Welcome to... Dockerland, a place of never-ending confusions! The most frustrating one of them all — for every novice planning to explore Docker — being the “Docker Image vs Container” dilemma. “What, aren't they one and the same concept?” But you know that this is a rhetorical question: you just sense that they're 2 distinct concepts... Yet, you can't really identify the differences: How are Docker containers and images different after all? Now let's clear up the Docker Image vs Container confusion once and for all: First Things First: What's a Docker Image? A file (or file-like... thing) that gets built from a Dockerfile, by running a "build" command.  Moreover — and this is particularly important in defining a Docker image and setting it apart from containers — it's an inert, immutable type of file. A template-like file (you could also imagine it as a snapshot of a container). It's only when started, with the docker command, that a docker image starts producing a container. And since images in Docker tend to grow quite large, they're built on a layered structure (multiple players of other images). This way, only a small “load” of data gets sent when loading images over the network. Wrapping Up:   you can take the docker image as an application that you'd like to run a docker image can't be “running” or be “started”; once the “docker run” command is... run (obviously!), the image grows into a docker container, so... mind the inevitable confusion   Which Leads Us to The Question: “What's a Docker Container Then?” The not 100% accurate, yet generally accepted (even if halfheartedly) definition is:  “A container is a running instance of an image” Now, let me detail... Practically, the very act of running a Docker image produces a Docker container. You won't find a more straightforward explanation than this one! And containers are (or they should be) the very reason why “learning Docker” turned into one of your top resolutions for 2018 in the first place. For they're:   lightweight using fewer resources portable easy-to-be-deployed   … ways of running and managing your applications. If you're fond of analogies, here's one that will undoubtedly help you come up with a clear answer to your “Docker container vs image” dilemma: If a Docker image was a class, then a Docker container would be an instance of a class (a runtime object).  Wrapping up now:   once you start an image in Docker (so once you use the “docker run” command) you basically have a running container of this image in question   a container is created by adding a top writable layer to a Docker image and thus by initializing multiple settings (container name, ID, network ports etc.)   and it's due to that very writable layer, storing all the changes applied, that you can have multiple containers running off the same image; each and every one of them preserving its own distinct data state   Docker Image vs Container: Key Difference Revealed The most significant difference clearing up the confusion is the following: There is a top writable layer setting Docker images and Docker containers apart It's that very layer, storing all write operation corresponding to the containers in question, which:   gets deleted along once/if the container, itself, gets deleted, while the underlying image remains intact   enables multiple containers to share the very same underlying image   Now to better explain the key differences founding this dichotomy, let's reduce everything to a simple, clear-enough (hopefully) formula: a docker image + a docker run command = a docker container (meaning a running instance of the docker image) … a container equipped with its own writable layer and which can get listed via a "docker ps" command Is everything any clearer and simpler to you now?   Or Maybe a Metaphor Example Suits You Best? In addition to my “class vs instance of a class” analogy, let me try now explaining this tricky Docker dichotomy by using a metaphor... or two:   Let's say you have a film and a VHS of (which stands for our “image” in Docker). Then, imagine you'd place that VHS into your “virtual” VCR. In this case, the VCR stands for your Docker container. Better?   Or you could see the Docker image as an executable file on a disk (an app's file); once you run your application, it promptly creates an instance running in its memory. Now that very instance is our metaphorical Docker container.   Have I managed to clear up your confusion or just... deepen it instead?   Docker Image vs Dockerfile: How Do You Set Them Apart in “Dockerland”? Now, let me rewind to the stage where we can't even be talking about containers (not just yet). Where not even Docker images are yet built: the Dockerfile stage. You can take a Dockerfile as a... recipe for creating Docker images. And here's how the “cooking of an image” takes place:   a Docker command is run in that Dockerfile and so an image gets built   Clear as daylight: a Dockerfile is a... file that you create which, in return, creates a Docker image when you run a separate build command.   The END! Do be honest now: have I managed to clear up your “Docker Image vs Container” confusion? If so, then “solving the puzzle” around this dichotomy will make a huge jump start on your Docker learning plan for 2018. Happy learning!             ... Read more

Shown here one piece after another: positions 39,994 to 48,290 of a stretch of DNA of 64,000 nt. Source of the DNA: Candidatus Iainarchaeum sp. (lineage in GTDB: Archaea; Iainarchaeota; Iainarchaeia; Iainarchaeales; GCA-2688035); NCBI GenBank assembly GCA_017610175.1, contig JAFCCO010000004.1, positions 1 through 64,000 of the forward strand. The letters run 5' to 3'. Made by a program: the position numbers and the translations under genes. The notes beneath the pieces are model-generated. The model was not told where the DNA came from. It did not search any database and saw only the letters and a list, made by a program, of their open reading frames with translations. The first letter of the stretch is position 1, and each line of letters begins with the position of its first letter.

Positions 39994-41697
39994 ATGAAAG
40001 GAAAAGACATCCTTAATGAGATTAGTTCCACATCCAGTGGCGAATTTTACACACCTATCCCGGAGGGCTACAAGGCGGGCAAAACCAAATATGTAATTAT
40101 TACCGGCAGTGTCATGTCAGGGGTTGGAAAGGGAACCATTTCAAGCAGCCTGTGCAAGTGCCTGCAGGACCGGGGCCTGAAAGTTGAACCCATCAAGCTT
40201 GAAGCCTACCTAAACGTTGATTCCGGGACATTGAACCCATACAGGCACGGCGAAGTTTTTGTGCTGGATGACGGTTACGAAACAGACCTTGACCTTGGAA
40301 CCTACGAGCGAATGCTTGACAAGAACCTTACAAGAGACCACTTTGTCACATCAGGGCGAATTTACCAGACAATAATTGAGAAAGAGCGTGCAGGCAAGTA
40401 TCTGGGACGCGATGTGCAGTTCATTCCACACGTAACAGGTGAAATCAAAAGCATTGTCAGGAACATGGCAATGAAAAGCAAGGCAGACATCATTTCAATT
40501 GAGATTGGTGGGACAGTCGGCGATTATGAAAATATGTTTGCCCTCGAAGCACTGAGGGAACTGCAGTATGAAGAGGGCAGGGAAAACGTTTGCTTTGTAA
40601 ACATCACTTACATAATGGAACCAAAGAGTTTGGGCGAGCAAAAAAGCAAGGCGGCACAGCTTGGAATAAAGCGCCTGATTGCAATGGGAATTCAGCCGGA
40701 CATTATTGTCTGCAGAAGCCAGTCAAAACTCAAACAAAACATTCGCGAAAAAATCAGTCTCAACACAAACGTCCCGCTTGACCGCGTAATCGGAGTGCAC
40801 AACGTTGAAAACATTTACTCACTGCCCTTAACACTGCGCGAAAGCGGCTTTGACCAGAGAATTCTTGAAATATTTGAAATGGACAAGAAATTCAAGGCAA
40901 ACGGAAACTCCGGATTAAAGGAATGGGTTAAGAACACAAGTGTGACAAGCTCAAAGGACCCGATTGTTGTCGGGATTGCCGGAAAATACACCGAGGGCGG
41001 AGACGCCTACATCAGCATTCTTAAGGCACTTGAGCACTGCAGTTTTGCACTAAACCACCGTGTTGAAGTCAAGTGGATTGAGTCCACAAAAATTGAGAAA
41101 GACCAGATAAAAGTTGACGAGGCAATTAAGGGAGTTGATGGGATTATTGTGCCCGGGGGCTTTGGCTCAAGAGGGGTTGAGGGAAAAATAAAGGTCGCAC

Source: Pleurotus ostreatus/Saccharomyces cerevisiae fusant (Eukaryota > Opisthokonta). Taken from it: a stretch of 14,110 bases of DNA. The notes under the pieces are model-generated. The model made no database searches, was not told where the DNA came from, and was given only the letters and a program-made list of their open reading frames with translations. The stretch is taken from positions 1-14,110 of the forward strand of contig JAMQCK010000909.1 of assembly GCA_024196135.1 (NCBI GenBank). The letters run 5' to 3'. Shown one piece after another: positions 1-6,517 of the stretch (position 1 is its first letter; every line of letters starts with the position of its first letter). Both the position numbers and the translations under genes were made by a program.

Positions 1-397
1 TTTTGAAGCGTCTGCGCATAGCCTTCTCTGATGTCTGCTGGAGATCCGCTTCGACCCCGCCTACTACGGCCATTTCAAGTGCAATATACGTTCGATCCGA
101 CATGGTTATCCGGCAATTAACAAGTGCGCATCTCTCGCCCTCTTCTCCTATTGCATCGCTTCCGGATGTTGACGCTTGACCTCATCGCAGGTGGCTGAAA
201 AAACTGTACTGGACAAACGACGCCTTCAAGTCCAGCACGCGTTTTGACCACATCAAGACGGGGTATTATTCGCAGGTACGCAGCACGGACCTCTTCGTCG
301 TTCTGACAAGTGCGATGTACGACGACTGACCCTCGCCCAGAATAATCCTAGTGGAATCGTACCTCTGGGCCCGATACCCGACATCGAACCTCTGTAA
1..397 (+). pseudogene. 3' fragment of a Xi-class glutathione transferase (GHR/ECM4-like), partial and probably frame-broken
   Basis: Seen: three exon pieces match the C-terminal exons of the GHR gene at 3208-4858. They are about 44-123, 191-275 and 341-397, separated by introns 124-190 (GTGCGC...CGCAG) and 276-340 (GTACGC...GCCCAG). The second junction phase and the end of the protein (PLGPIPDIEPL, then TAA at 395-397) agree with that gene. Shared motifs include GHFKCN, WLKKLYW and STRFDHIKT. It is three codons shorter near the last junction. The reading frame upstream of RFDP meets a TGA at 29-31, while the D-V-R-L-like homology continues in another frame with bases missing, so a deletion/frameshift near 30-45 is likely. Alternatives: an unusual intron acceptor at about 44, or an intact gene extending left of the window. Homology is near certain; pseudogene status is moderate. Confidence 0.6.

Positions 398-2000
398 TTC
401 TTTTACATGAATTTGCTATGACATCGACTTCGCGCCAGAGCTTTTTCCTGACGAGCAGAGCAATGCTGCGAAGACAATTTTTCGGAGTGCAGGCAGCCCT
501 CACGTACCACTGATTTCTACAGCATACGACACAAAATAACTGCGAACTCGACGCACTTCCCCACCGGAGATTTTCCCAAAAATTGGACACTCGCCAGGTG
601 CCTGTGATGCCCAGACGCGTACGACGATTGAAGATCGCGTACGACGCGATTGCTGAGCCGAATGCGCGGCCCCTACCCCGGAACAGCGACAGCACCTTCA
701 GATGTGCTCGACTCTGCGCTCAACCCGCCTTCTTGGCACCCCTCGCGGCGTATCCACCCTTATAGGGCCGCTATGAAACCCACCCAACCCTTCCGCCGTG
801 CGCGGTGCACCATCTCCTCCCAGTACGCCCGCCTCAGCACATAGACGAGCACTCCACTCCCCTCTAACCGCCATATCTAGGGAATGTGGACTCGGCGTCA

Silviu Serdaru / Jan 23'2018